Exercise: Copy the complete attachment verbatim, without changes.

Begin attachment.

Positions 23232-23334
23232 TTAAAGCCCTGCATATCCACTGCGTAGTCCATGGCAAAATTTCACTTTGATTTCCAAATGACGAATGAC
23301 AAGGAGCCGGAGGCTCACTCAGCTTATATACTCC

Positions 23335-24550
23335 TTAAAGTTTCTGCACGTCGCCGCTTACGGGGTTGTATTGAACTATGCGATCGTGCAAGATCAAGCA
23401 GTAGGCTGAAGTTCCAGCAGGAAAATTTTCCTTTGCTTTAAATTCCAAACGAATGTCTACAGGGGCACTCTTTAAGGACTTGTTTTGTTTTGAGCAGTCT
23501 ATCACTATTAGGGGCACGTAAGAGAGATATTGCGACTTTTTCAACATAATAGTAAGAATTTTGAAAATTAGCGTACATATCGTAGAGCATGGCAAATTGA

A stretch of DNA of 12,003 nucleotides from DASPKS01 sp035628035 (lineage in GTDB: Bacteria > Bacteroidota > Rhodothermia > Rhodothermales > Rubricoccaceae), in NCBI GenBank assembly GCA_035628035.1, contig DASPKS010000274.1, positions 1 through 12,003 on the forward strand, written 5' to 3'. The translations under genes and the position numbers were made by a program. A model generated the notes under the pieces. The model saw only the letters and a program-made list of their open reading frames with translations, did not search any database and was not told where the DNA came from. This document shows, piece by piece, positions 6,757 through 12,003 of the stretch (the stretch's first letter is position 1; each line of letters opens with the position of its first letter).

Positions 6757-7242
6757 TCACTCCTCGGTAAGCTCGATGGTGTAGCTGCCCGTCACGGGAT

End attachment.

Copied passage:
Positions 23232-23334
23232 TTAAAGCCCTGCATATCCACTGCGTAGTCCATGGCAAAATTTCACTTTGATTTCCAAATGACGAATGAC
23301 AAGGAGCCGGAGGCTCACTCAGCTTATATACTCC

Positions 23335-24550
23335 TTAAAGTTTCTGCACGTCGCCGCTTACGGGGTTGTATTGAACTATGCGATCGTGCAAGATCAAGCA
23401 GTAGGCTGAAGTTCCAGCAGGAAAATTTTCCTTTGCTTTAAATTCCAAACGAATGTCTACAGGGGCACTCTTTAAGGACTTGTTTTGTTTTGAGCAGTCT
23501 ATCACTATTAGGGGCACGTAAGAGAGATATTGCGACTTTTTCAACATAATAGTAAGAATTTTGAAAATTAGCGTACATATCGTAGAGCATGGCAAATTGA

A stretch of DNA of 12,003 nucleotides from DASPKS01 sp035628035 (lineage in GTDB: Bacteria > Bacteroidota > Rhodothermia > Rhodothermales > Rubricoccaceae), in NCBI GenBank assembly GCA_035628035.1, contig DASPKS010000274.1, positions 1 through 12,003 on the forward strand, written 5' to 3'. The translations under genes and the position numbers were made by a program. A model generated the notes under the pieces. The model saw only the letters and a program-made list of their open reading frames with translations, did not search any database and was not told where the DNA came from. This document shows, piece by piece, positions 6,757 through 12,003 of the stretch (the stretch's first letter is position 1; each line of letters opens with the position of its first letter).

Positions 6757-7242
6757 TCACTCCTCGGTAAGCTCGATGGTGTAGCTGCCCGTCACGGGAT